Encinitas moves forward on Pacific View site plans

With right-of-entry cleared for local arts group, cleanup of former school can begin


Although the former Pacific View Elementary School campus in Encinitas, pictured in August 2015, remains empty for now, the city is moving forward with plans for its renewal. (NCC file photo by Susan Whaley)

Michele Leivas

The ongoing Pacific View project in Encinitas took a major step forward Feb. 24 when City Council members approved a right-of-entry agreement granting volunteer access to the property to allow for minor repairs and cleanup.

NCC-bug-status-2015Deputy Mayor Lisa Shaffer says the agreement is a win-win for both Encinitas and the Encinitas Arts, Culture and Ecological Alliance (EACEA), the group of Encinitas residents who are overseeing the project.

“(The Alliance) is eager to get on site,” she said, “because it’s going to help them figure out what their longer-term plans are and how much it’s going to cost. And it’s better for the city because the site’s not being well cared for now.”

The right-of-entry agreement signals progress for the arts alliance. In addition to the specified site cleanup and repairs, the group will now be able to begin laying out its plans for the property — including the historic Encinitas schoolhouse, which dates back to 1873. The plans will be presented to the City Council as part of the final lease agreement, which Shaffer hopes will be finalized within the next six months.

The agreement includes strict specifications for the EACEA, Shaffer points out.

Lisa Shaffer
Lisa Shaffer

“The Right to Entry just allows them to do repairs and cleanup on the site, but not to conduct any programs,” she said. “It does not specify a use and, in fact, it was very clear that it’s separate from and it does not require that they ever sign a lease. So even if they don’t end up successfully concluding a long-term agreement with the city, this agreement stands on its own. They’re providing a service to the community by cleaning up the site.”

Encinitas resident Scott Chatfield has been involved in the Pacific View project from the beginning, initially raising community support to stop an auction of the former school property in 2014 and chronicling its subsequent progress on the website www.savepacificview.org.

“We don’t need more developments; we don’t need more condos,” Chatfield said. “Encinitas is pretty built out. I just thought it was a tremendous leap of faith on the part of the three members of the City Council who voted yes and to me it was just inspiring because they risked a lot to do that.”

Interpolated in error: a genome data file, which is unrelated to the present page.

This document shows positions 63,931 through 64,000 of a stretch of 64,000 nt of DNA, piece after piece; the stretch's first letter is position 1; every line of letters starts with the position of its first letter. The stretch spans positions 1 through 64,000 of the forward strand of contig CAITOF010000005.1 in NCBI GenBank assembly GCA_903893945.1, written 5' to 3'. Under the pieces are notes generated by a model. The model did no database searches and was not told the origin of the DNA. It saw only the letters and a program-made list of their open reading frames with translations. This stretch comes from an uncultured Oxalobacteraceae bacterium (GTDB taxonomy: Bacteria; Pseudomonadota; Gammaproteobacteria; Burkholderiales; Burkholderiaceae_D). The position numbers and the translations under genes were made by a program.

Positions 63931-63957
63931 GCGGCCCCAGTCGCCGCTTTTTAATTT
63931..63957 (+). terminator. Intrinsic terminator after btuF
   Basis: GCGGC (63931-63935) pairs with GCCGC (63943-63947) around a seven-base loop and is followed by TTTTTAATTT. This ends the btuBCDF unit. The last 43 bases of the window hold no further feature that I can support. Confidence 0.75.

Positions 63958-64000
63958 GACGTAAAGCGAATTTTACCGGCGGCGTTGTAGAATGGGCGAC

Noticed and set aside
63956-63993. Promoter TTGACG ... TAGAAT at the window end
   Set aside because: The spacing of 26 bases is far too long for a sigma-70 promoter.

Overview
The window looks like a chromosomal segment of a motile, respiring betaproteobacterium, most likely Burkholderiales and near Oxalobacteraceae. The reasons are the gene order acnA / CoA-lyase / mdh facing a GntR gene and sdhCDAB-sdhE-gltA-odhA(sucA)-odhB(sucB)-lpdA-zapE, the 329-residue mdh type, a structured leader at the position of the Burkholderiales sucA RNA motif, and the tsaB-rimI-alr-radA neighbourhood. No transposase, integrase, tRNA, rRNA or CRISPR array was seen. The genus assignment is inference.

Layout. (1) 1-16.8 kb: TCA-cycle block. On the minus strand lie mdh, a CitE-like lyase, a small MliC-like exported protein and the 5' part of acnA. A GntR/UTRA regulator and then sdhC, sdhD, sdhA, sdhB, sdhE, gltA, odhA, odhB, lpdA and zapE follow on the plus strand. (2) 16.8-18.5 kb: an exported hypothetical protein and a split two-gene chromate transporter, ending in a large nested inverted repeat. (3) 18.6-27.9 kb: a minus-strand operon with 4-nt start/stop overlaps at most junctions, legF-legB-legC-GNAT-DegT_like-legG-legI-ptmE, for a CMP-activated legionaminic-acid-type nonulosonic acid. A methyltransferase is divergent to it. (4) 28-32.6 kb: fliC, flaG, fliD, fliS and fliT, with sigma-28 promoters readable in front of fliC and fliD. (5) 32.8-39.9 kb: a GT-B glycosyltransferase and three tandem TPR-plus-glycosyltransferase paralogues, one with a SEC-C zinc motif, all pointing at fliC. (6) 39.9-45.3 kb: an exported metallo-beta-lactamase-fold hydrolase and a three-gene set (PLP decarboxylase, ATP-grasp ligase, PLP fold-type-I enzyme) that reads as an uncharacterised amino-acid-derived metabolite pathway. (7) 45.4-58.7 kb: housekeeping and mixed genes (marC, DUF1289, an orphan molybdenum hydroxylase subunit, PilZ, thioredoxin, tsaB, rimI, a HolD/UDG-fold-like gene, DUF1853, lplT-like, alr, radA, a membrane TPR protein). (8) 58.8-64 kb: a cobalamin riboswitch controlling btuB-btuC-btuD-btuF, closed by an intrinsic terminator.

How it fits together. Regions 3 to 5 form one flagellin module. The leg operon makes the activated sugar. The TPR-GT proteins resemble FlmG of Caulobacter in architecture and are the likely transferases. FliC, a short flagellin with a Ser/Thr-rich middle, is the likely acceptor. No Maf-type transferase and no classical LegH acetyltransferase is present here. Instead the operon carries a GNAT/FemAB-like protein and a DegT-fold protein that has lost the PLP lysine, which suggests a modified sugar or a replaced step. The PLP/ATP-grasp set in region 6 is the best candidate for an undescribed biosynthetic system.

Chatfield says the next major step for the arts alliance is to raise the funds for the project itself, although he does not foresee that to be a problem.

“There’s so much goodwill pent up in the community that I don’t think it’s going to be a huge issue once the gates open — once the gates to the fundraising open,” he said.

Nearby property owner Don McPherson has also been working closely with the EACEA and City Council to ensure all the proper procedures are followed throughout the process. McPherson’s property is directly adjacent to Pacific View, sitting across the alley from the old schoolhouse. He first became involved in the project eight years ago after experiencing increased concerns regarding how the vacant property would be used.

“Naturally I was really concerned back in 2008 because the school district was trying to put in a large development like office buildings,” he explained. “So we, (my attorney) Felix (Tinkov) and I, identified all of the permitting processes they would have to go through — both the city and the Coastal Commission.”

In what he called an “unprecedented” move, McPherson and Tinkov were invited to join the discussion regarding the right-of-entry agreement at the last City Council meeting. The original proposed agreement “had some uncertainties in it,” McPherson said, which were all clarified by the city attorney in his testimony.

“Essentially that agreement is the written document plus the testimony of the city attorney and Felix, and I feel very comfortable with that,” McPherson said. “I feel very comfortable that EACEA is not going to proceed with any use until they get the permits.”

Discussions will continue between the EACEA and Encinitas City Council as both groups work toward a final lease agreement.

Representatives of the EACEA did not respond to interview requests before this article’s deadline.

Michele Leivas is a San Diego freelance writer